GPC measurements demonstrate that biodegradation claims were confined to the additives and the PE and PVC polymers were not degraded. Carbon dioxide evolution is found to be a useful screening tool for plastic film biodegradation, but for films with additives, polymer biodegradation needs to be confirmed by GPC. Photochemical cross-linking of polymer strands reduces solubility and may interfere with GPC measurements of polymer degradation. It is observed that microbial growth occurs on the presence of PE samples that have been compressed to thick sections but had not been pre-oxidized. Molecular enlargement and broadening of molecular weight distribution occurs after preheating in the air at 60ᵒC but not at ambient temperatures but colonization of microorganisms occurs on all samples. Erosion of the film surface is observed in the vicinity of the microorganisms and the decay of oxidation products in the surface of the polymer film is measured and is found to be associated with the formation of protein and polysaccharides, attributed to the growth of microorganisms.

The Oxo-biodegradable Plastics Association argues that OBD plastics contain salts of metals, not metals themselves, which are not prohibited by law. Infact, they are necessary elements in the human diet. When tested in accordance with ISO 17556, a peer-reviewed report by the joint effort of the Technical Research Institute of Sweden and the Swedish University of Agricultural Sciences shows that 91% of OBD plastics are biodegraded in a soil environment within 24 months.

Costs of Production 

The fossil fuel energy required to produce PHA is 50.4 MJ/kg. Other estimates value between 50-59 MJ/kg. NatureWorks speculates that technological advancements using Wind power and biomass driven strategies will reduce the fossil fuel dependence to 16.6 MJ/kg. In contrast, polypropylene and high density polyethylene require 85.9 and 73.7 MJ/kg respectively. Gerngross reports a 2.65 total fossil fuel energy equivalent (FFE) required to produce a single kilogram of PHA, while polypropylene only requires 2.2 kg FFE. Any biodegradable polymer alternative will need to take into account the priorities of society with regard to energy, environment, and economic cost. It must also be taken into consideration that the technology to produce PHA is still in its latent stage and elimination of the fermentation step may further reduce energy consumption. The dependence from corn may be shifted to sugar to lower energy requirements. Many biodegradable polymers that come from renewable resources (i.e. starch-based, PHA, PLA) also compete with food production, as the primary feedstock is currently corn. Recent developments in the commercial production of PLA by NatureWorks has eliminated some dependence of fossil fuel-based energy by supplanting it with wind power and biomass-driven strategies. They report making a kilogram of PLA with only 27.2 MJ of fossil fuel-based energy. Currently, it takes 2.65 kg of corn to make 1 kg of PLA. Since 270 MT of plastic are made every year, replacing conventional plastic with corn-derived PLA would remove 715 MT from the world's food supply.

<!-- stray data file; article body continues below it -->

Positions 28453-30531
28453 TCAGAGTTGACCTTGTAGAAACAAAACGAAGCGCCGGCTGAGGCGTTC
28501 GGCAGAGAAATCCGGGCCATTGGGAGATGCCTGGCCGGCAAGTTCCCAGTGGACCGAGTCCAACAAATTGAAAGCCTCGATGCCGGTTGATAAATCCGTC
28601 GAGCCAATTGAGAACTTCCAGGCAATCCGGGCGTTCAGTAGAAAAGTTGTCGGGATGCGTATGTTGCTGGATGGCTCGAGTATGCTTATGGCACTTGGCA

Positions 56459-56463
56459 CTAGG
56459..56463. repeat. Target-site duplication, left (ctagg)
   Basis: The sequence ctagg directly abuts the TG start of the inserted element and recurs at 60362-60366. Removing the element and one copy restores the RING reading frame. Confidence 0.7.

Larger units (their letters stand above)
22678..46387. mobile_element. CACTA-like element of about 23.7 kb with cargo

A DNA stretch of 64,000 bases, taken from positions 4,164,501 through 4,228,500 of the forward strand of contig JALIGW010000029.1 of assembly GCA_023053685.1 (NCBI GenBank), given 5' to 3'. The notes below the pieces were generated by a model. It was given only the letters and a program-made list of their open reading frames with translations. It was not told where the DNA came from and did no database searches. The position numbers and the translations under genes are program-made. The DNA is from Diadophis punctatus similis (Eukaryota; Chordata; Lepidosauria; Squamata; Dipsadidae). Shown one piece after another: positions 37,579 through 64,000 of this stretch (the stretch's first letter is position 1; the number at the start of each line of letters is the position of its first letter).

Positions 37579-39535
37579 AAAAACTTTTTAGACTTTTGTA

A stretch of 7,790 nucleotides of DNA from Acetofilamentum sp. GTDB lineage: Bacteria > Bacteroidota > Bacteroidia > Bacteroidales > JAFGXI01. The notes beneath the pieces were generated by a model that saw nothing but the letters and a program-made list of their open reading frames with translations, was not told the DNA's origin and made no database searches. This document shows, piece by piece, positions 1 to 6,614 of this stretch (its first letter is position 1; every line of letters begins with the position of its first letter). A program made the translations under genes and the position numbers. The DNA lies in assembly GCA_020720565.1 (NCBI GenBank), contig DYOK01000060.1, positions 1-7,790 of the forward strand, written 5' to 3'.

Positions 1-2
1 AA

Environmental benefits

Methane is released when any biodegradable material degrades in an anaerobic environment. Methane production from 594 managed landfill environments is captured and used for energy.

Food scraps and wet, non-recyclable paper comprise 50 million tons of municipal solid waste. Biodegradable plastics can replace the non-degradable plastics in these waste streams, making municipal composting a significant tool to divert large amounts of otherwise non-recoverable waste from landfills.

Compostable plastics combine the utility of plastics (lightweight, resistance, relative low cost) with the ability to completely and fully compost in an industrial compost facility. Rather than worrying about recycling a relatively small quantity of commingled plastics, proponents argue that certified biodegradable plastics can be readily commingled with other organic wastes, thereby enabling composting of a much larger position of nonrecoverable solid waste. Commercial composting for all mixed organics then becomes commercially viable and economically sustainable. More municipalities can divert significant quantities of waste from overburdened landfills since the entire waste stream is now biodegradable and therefore easier to process.

The use of biodegradable plastics, therefore, is seen as enabling the complete recovery of large quantities of municipal sold waste (via aerobic composting) that have heretofore been unrecoverable by other means except land filling or incineration.